We further scored the vulnerabilities using our proprietary Vulnerability Risk Score (VRS) that attributes severities considering additional threat context and trending factors. The result was that, by VRS standards, 6.7% of the vulnerabilities belonged to the critical-high category. This is in close agreement with the percentage of weaponized vulnerabilities overall (6.96%).

The Securin Vulnerability Intelligence (VI) platform continuously tracks and assesses a vulnerability’s real risk to an organization based on past and current events, and interest in the vulnerability from hackers. To quantify this risk, VI attributes a Vulnerability Risk Score (VRS) to every vulnerability that reflects its threat context and the likelihood of the vulnerability being exploited in the wild.

Vulnerabilities with a critical or high severity rating need to be prioritized for patching sooner rather than later. Given this, organizations need to adopt a threat-based perspective to classify the vulnerabilities to be considered and not simply depend on NVD ratings that might overwhelm security researchers with the sheer volume of vulnerabilities.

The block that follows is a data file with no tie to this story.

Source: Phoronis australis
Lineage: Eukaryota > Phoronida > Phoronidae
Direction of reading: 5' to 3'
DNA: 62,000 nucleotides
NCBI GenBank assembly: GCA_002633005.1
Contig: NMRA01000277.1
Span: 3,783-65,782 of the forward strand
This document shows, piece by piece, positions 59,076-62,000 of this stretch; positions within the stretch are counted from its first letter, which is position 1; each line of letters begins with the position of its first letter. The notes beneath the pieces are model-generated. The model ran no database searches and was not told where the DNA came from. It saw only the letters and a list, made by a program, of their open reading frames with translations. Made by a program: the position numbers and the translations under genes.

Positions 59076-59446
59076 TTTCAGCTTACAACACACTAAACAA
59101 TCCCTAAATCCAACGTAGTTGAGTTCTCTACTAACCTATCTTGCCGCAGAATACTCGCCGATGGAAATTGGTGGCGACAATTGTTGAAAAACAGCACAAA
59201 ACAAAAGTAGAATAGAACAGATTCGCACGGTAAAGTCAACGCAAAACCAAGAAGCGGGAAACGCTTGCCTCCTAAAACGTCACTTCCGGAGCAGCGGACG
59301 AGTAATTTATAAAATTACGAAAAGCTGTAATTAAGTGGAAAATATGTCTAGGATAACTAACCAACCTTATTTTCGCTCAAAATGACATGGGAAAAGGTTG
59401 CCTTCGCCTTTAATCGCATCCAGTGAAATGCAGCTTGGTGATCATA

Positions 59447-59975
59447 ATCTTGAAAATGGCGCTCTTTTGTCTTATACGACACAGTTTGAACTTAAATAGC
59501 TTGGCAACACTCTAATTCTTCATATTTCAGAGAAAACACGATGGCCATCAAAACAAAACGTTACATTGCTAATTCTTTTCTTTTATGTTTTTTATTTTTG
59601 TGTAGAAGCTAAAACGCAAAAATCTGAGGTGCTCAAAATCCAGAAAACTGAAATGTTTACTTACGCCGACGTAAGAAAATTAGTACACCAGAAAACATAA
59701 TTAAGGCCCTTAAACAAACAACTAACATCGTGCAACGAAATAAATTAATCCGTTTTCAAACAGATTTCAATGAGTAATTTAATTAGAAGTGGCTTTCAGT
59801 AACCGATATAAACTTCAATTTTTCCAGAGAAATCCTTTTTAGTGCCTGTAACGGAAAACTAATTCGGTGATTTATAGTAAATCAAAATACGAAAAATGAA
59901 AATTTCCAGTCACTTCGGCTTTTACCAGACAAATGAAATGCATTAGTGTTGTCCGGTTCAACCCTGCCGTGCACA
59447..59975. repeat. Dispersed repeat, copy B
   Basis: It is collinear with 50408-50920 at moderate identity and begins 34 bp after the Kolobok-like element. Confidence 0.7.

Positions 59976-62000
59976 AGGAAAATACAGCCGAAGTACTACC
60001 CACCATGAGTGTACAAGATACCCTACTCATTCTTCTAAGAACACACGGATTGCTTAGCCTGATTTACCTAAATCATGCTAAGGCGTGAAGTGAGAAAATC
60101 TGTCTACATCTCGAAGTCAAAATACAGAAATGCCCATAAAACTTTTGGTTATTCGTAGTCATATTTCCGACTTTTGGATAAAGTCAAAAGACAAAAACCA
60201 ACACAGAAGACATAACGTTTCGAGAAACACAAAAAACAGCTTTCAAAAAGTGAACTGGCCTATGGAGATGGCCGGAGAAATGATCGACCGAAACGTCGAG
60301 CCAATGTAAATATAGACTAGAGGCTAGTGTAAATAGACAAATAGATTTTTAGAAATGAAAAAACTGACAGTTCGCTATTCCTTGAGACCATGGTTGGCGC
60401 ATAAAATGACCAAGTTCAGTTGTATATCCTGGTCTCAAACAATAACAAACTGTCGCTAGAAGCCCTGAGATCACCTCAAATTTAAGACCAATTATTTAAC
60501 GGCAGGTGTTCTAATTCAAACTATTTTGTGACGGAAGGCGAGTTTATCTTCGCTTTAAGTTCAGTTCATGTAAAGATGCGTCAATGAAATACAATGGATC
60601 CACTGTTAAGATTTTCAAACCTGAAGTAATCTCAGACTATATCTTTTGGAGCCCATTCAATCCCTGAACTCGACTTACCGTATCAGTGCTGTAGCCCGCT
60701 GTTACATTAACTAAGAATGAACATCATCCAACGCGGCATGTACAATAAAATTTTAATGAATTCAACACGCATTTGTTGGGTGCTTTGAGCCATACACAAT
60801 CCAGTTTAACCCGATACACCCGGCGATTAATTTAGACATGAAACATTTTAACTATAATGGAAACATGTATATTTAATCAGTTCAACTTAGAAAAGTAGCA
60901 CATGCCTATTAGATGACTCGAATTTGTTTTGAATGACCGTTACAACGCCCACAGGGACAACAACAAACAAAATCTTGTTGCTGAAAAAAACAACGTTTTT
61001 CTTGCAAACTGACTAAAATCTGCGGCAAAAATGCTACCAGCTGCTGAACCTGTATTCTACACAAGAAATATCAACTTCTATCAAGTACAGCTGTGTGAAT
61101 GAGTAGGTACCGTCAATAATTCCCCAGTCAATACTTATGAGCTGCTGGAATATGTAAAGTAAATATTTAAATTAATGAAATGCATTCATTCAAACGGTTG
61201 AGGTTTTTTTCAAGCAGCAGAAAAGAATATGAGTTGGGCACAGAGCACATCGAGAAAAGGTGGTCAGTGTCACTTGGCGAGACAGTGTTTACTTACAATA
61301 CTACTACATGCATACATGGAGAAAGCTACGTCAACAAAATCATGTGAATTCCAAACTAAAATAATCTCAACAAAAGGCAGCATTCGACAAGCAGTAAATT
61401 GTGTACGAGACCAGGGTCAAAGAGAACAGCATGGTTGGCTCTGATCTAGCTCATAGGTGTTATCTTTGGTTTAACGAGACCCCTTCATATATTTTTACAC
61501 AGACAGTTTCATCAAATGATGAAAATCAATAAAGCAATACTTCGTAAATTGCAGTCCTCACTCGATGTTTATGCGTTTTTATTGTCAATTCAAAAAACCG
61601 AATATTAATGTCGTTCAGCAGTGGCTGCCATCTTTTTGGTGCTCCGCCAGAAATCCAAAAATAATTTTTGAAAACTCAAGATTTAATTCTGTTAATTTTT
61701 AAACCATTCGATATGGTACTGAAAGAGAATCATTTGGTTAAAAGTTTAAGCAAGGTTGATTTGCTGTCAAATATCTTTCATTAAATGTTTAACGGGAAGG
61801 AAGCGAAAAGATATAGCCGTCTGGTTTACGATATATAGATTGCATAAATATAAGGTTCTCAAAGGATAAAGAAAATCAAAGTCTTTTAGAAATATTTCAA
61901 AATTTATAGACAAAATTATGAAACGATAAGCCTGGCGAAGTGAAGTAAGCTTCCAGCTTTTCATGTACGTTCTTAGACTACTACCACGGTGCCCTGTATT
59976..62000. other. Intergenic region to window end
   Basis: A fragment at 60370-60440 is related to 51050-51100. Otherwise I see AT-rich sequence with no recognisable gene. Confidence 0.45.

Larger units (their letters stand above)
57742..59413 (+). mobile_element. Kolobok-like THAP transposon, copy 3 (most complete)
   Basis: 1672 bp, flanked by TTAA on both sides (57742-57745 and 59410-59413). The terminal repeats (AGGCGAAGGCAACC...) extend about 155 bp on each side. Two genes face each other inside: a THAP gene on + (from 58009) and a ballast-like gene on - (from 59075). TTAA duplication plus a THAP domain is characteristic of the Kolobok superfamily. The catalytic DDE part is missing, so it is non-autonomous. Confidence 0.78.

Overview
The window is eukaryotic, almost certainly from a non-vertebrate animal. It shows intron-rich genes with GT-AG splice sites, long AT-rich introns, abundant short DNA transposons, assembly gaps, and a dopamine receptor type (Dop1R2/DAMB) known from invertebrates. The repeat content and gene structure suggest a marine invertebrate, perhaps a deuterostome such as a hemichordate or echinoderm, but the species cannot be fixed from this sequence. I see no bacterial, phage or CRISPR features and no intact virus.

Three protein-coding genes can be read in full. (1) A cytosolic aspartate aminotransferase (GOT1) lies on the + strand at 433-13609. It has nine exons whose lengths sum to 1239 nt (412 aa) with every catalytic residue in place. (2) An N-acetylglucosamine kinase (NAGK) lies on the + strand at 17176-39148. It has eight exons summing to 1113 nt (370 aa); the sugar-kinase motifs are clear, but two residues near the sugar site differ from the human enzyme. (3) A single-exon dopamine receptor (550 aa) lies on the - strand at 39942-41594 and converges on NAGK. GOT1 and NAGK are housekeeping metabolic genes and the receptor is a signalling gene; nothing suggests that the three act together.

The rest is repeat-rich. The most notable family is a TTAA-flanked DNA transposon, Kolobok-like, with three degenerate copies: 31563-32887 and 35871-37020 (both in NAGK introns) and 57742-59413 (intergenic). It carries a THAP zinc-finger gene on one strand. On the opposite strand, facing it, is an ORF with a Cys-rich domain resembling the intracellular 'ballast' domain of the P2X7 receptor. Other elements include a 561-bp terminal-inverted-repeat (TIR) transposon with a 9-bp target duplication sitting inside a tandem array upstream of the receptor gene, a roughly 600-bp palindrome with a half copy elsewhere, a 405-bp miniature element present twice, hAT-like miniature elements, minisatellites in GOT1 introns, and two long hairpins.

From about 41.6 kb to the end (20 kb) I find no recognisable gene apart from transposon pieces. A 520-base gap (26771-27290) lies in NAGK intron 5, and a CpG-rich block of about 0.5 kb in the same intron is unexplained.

Latency Analysis

For a long time now, one of the major aspects of our research has been to focus on the latencies along a CVE’s timeline, from being published to being associated with threat actors. One constant factor that has stood out is how quickly attackers are weaponizing vulnerabilities today, within days of NVD disclosure and sometimes even before the vendor publishes a vulnerability.

 

In this context, we also studied the vulnerabilities in databases from a latency lens. On comparing the gaps between when the NVD disclosed a vulnerability and when public exploits for the same were released, here is what we found:

  • More than 51% of the vulnerabilities with known exploits were exploited before the NVD could disclose the vulnerability. An organization relying solely on the NVD to patch vulnerabilities would be caught unawares in such a scenario.

  • Attackers were quick to exploit 13.26% of the vulnerabilities and even released codes in the public domain on the same day as they were added to the NVD. This gives organizations very minimal response time and calls for a proactive approach to prioritizing and mitigating vulnerabilities.

CVE-2012-1856, CVE-2019-7609, CVE-2022-22965, and CVE-2022-24706 are CISA KEVs that were exploited before NVD Publication. 

Predictive VRS Score trends from the Securin VI platform

CVE-2012-1856 (Microsoft SQL Server)

 

CVE-2019-7609 (Elastic Kibana)

CVE-2022-22965 (Oracle MySQL Enterprise Monitor)